All ham radio stations, including repeaters AND YOUR STATION are required by the FCC to have a control operator monitoring the station while it is on the air. You are the control operator of your station.
Control operators are usually the owners, trustees or other designated licensed operators of a repeater system. They sometimes stay quietly in the background just listening to the every day operation of the “machine” for technical problems, proper use, FCC rule breaking, etc on a particular repeater.
They have complete control of whether a repeater is on the air or off and have the ability to stop it’s operation at any time! Use the repeater to the best of your ability and within the FCC rules.
Report any un-authorized use of a repeater to the repeater owner or person responsible for the operation of the repeater.
One last thought….SUPPORT YOUR LOCAL REPEATER/S. It takes LOTS of money to maintain a repeater and the money has to come from somewhere. If you can’t donate funds, then donate your time, assistance, equipment, knowledge, labor or anything of value to the repeater owner to help keep it on the air. It will be appreciated! Even simple things like mowing the grass around the repeater area is certainly appreciated. If the repeater is on a mountain top, enjoy the view while you are there. All repeaters need some kind of care from time so volunteer your time when others don’t.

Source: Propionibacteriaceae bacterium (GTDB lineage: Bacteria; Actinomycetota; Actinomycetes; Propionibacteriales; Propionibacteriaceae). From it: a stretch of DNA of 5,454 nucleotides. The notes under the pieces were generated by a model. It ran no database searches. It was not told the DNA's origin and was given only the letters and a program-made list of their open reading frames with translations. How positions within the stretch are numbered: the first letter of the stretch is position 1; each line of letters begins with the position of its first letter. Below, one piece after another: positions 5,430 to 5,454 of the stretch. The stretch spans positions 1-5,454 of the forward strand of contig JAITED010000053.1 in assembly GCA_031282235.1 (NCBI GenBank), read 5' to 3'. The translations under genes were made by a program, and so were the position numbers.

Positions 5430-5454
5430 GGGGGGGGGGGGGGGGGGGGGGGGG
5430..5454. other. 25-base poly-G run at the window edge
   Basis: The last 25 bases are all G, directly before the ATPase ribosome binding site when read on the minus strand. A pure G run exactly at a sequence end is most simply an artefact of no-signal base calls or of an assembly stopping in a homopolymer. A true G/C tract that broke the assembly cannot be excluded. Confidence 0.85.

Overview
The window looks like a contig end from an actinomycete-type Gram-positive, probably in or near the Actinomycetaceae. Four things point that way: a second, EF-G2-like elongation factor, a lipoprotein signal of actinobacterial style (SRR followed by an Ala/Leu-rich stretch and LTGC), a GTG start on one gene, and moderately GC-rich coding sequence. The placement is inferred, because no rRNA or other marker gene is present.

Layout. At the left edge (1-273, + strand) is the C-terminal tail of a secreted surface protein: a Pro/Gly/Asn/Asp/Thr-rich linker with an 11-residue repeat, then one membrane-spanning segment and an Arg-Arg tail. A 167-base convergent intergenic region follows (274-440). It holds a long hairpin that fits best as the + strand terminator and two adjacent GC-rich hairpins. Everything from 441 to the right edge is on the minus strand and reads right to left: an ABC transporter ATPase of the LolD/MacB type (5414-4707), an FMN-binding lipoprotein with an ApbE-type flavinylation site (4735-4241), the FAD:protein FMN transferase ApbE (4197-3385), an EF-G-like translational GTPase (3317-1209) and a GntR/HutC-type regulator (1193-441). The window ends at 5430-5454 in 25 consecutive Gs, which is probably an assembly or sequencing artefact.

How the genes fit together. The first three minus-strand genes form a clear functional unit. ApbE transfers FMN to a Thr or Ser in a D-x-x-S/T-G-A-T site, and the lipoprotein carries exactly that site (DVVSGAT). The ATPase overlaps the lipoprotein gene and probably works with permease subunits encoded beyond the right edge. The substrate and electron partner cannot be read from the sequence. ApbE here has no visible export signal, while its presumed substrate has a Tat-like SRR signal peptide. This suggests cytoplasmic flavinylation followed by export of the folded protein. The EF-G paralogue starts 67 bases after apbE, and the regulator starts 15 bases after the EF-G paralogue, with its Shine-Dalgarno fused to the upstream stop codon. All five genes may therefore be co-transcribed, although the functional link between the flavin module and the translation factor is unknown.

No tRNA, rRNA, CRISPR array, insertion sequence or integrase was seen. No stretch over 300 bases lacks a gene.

WARNING TO NON-LICENSED STATIONS! Only licensed Amateur Radio Operators are authorized use of ANY Amateur Radio transceiver including repeaters in the transmit function.
SEVERE PENALTIES ARE ENFORCED BY THE FEDERAL COMMUNICATIONS COMMISSION!
LICENSED HAMS HAVE WAYS TO DETECT BOGUS CALL SIGNS!
DON’T TRY IT!
DON’T FORGET …..ID YOUR STATION THE REPEATER WILL NOT ID FOR YOU….IT ONLY ID’S ITSELF! After all……it’s only a dumb “machine”!